Get­ting Pa­tients More In­volved

New IT and tech­niques seek to im­prove the dis­mal per­for­mance of pa­tient-fac­ing apps.

Health Data Management - - CONTENTS - BY MAG­GIE VAN DYKE

The next gen­er­a­tion of pa­tient-en­gage­ment tools holds prom­ise for get­ting con­sumers more ac­tively in­volved in their own health­care.

When wear­able track­ers were in­tro­duced, Joseph Kvedar, MD, thought the tech­nol­ogy would solve one of health­care’s thorni­est prob­lems: Get­ting pa­tients to choose healthy disease-fight­ing be­hav­iors, such as walk­ing af­ter din­ner in­stead of sit­ting on the couch.

Re­search on pa­tient en­gage­ment in­di­cates that peo­ple who are ac­tively in­volved in man­ag­ing their health tend to have bet­ter health out­comes than those who are less en­gaged. They are also less likely to visit the hos­pi­tal or emer­gency de­part­ment, spend­ing fewer health dol­lars.

Pa­tient en­gage­ment is con­sid­ered a linch­pin in pre­vent­ing and man­ag­ing chronic dis­eases and con­di­tions, which ac­count for 86 per­cent of U.S. health spend­ing. But Kvedar, vice pres­i­dent of Con­nected Health, Part­ners Health­Care, quickly learned that en­list­ing pa­tients is not as sim­ple as rec­om­mend­ing a one-size-fits-all fit­ness tracker or smart­phone app. While some peo­ple are mo­ti­vated by chart­ing their daily ac­tiv­ity or food in­take, many are not.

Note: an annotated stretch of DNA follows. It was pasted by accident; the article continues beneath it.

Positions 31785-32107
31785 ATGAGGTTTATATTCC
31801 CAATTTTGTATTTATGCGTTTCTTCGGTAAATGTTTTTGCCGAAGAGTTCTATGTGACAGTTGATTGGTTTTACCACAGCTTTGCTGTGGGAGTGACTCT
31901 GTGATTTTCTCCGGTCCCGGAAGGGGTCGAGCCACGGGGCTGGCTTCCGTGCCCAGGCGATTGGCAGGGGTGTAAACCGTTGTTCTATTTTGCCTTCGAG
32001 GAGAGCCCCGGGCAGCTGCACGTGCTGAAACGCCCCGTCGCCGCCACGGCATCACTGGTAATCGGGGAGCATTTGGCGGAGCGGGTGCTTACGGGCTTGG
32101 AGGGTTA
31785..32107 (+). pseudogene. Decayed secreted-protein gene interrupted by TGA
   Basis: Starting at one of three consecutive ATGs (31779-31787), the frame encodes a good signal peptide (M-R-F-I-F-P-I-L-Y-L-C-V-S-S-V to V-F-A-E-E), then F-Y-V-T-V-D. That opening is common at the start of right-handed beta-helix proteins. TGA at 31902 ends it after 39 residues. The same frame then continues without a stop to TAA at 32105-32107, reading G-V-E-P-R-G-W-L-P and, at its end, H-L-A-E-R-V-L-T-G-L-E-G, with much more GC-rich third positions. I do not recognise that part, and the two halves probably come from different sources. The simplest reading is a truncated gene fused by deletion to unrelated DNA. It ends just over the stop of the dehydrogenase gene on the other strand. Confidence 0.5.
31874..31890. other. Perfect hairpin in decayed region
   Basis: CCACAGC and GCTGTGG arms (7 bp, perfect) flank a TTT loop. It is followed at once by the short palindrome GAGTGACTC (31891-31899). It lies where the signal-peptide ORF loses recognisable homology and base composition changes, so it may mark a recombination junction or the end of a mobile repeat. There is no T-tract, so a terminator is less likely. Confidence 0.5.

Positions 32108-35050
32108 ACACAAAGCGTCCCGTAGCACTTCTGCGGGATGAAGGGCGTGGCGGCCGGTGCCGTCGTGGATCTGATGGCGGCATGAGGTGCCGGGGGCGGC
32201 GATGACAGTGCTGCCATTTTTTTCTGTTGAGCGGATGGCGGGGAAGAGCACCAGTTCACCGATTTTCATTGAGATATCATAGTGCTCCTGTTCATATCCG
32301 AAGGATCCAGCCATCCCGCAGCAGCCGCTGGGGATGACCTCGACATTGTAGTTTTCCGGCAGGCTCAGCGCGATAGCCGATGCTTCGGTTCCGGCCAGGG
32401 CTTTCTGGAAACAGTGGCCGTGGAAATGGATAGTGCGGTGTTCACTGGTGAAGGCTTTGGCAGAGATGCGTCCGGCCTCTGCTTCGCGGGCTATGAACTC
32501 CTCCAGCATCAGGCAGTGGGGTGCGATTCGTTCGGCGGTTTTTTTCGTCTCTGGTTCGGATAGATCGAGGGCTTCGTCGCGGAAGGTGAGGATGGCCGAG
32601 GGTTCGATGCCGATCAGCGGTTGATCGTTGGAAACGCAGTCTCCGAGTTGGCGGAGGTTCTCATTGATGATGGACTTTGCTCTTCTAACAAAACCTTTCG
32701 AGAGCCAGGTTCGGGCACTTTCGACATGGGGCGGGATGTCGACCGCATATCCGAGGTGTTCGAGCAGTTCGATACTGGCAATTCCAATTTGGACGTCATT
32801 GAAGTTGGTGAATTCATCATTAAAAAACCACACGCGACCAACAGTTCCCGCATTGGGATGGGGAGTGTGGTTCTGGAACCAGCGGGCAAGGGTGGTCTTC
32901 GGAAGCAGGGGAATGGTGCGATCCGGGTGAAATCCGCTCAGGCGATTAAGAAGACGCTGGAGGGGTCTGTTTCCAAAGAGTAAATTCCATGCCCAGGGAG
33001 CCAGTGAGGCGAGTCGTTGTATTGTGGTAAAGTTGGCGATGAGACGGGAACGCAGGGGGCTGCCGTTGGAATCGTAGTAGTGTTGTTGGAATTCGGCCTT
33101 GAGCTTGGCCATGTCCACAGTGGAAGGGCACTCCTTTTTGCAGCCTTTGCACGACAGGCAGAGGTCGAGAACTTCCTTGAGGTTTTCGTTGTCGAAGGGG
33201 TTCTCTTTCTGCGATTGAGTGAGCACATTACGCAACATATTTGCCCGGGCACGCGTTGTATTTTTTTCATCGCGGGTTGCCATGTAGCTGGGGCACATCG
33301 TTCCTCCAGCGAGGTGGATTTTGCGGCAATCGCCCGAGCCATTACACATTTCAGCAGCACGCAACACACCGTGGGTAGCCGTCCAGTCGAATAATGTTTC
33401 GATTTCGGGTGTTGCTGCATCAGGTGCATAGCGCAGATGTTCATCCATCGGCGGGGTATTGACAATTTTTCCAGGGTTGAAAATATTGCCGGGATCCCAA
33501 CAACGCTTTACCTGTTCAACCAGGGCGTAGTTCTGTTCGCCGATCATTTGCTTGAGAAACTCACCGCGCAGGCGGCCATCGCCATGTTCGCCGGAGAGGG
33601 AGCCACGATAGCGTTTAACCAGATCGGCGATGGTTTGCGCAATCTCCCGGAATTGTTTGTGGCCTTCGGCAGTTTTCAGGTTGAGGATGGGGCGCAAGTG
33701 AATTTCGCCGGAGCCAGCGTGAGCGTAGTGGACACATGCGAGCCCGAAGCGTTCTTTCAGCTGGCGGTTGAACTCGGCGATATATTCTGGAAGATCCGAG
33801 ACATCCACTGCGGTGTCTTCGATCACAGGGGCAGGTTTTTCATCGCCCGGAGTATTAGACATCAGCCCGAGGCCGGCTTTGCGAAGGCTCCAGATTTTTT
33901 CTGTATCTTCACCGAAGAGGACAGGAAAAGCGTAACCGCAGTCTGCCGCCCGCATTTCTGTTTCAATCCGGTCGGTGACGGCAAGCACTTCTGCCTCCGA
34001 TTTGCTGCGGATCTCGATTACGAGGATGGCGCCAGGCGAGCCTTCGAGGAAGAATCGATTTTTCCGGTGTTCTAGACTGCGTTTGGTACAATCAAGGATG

“Most peo­ple are not wed to their step count the way I am fas­ci­nated with it,” Kvedar says. “I’m one of those peo­ple who re­ally en­joy num­bers and track­ing. But for most, feed­back loops alone are not compelling.”

Ac­cord­ing to a 2016 sur­vey by Gart­ner, the aban­don­ment rate for fit­ness track­ers is 30 per­cent. Pa­tient por­tals have fared even worse. While 88 per­cent of hos­pi­tals of­fered por­tals in 2015, only 15 per­cent of pa­tients used them, found a re­port from the U.S. Gov­ern­ment Ac­count­abil­ity Of­fice.

Ev­i­dence is also mixed on whether th­ese tools pos­i­tively im­pact health out­comes. A 2018 meta-anal­y­sis found no sig­nif­i­cant im­pact on six out­comes, in­clud­ing weight and blood pres­sure, among pa­tients who used re­mote mon­i­tor­ing tools.

Rather than being de­terred by th­ese less than stel­lar re­sults, Part­ners Health­Care and other health­care or­ga­ni­za­tions push­ing for in­creased en­gage­ment are build­ing on lessons from be­hav­ioral psy­chol­ogy, user-cen­tered de­sign and other fields to ad­dress past mis­takes and de­ploy sec­ond-gen­er­a­tion en­gage­ment tools.